At Summer solstice I’m reminded that this was around the time of year when I was first diagnosed with multiple sclerosis in 1997.
I’m ‘celebrating’ 21 years of life with this disease.
That season was indeed a freaky time for me without question. I was on tour with a music group on the East Coast and we were billeting in different homes each night when my first symptoms appeared. My whole side went numb. I couldn’t tell where my leg was up against the sheet while I was in a strange bed in a strange house.
I was scared shitless, as they say.
It took another six months of testing before I was finally officially diagnosed. But it seemed pretty obvious that the inevitable words “you have a MS” were going to be said.
I wont regurgitate all of the highs and lows that I have had since that time. But I will say this, especially to those out there who have been diagnosed with something similar, that this has been far from a death sentence.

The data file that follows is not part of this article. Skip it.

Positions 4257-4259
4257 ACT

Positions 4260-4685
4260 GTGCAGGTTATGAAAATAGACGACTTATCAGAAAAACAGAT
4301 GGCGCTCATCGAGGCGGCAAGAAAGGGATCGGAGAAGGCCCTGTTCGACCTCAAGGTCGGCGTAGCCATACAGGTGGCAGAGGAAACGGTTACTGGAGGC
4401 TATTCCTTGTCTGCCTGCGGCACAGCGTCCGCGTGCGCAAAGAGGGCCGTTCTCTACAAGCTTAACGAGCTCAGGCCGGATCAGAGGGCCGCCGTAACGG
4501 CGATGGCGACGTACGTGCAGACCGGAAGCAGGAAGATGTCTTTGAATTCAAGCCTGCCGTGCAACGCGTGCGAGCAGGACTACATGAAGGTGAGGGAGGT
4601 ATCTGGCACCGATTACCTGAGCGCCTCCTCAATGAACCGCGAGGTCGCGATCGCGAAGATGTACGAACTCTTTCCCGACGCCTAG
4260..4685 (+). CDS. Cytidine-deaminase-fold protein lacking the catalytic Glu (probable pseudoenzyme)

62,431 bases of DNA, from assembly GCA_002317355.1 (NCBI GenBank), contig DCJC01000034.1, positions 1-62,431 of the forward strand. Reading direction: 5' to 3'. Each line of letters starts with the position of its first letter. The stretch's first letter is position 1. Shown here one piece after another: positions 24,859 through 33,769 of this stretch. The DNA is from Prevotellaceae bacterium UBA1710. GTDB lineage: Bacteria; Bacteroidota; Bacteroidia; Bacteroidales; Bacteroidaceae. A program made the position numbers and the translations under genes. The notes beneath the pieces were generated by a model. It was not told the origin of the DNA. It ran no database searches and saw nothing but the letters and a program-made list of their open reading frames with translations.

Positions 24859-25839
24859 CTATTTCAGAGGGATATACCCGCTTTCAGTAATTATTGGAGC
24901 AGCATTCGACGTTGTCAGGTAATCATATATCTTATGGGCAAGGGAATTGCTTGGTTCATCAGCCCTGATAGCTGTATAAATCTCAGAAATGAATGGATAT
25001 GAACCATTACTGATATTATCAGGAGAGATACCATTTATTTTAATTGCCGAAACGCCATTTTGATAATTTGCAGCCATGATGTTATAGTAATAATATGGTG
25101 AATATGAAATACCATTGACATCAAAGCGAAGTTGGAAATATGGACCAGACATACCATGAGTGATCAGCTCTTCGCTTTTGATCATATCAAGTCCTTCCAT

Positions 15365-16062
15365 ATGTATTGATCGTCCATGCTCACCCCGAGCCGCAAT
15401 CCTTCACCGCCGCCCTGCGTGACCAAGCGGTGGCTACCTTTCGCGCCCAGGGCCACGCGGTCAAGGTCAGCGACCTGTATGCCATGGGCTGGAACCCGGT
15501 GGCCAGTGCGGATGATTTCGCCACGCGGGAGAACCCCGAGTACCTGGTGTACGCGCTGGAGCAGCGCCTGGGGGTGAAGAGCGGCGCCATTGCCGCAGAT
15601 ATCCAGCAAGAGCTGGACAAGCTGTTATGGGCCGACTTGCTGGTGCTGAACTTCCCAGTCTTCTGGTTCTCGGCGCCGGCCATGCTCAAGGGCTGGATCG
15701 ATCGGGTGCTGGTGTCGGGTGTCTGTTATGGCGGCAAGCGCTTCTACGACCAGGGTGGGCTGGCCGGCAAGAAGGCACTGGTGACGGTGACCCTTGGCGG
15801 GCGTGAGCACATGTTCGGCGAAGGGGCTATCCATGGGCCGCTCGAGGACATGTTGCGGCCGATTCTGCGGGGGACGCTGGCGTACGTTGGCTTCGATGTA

Besides all the cool things I’ve been able to do since then, it has also changed the way I look at the world, at life, at family, at friends, at church, at work, at death, at gratitude, at community, at God…
All for the better; I hope.
I’m not saying it’s easy! It’s far from it. I’m living in an apartment on the west side of Toronto and haven’t slept in my home since January. I’m in a power wheelchair which I hate but I love. I’ve had to retire from work because my health doesn’t allow me to do the things I needed and wanted to do. I depend on personal support workers to help me get up from, and then back to bed. Things I once took for granted like taking a shower and using the bathroom are all much more complicated these days.
So this indeed is a new season of life for me and for my family. I don’t know what it’s going to look like yet, but if it’s anything like the last 21 years, it will be full of adventure.
And amidst it all, I do indeed feel blessed.
Got that I remain grateful.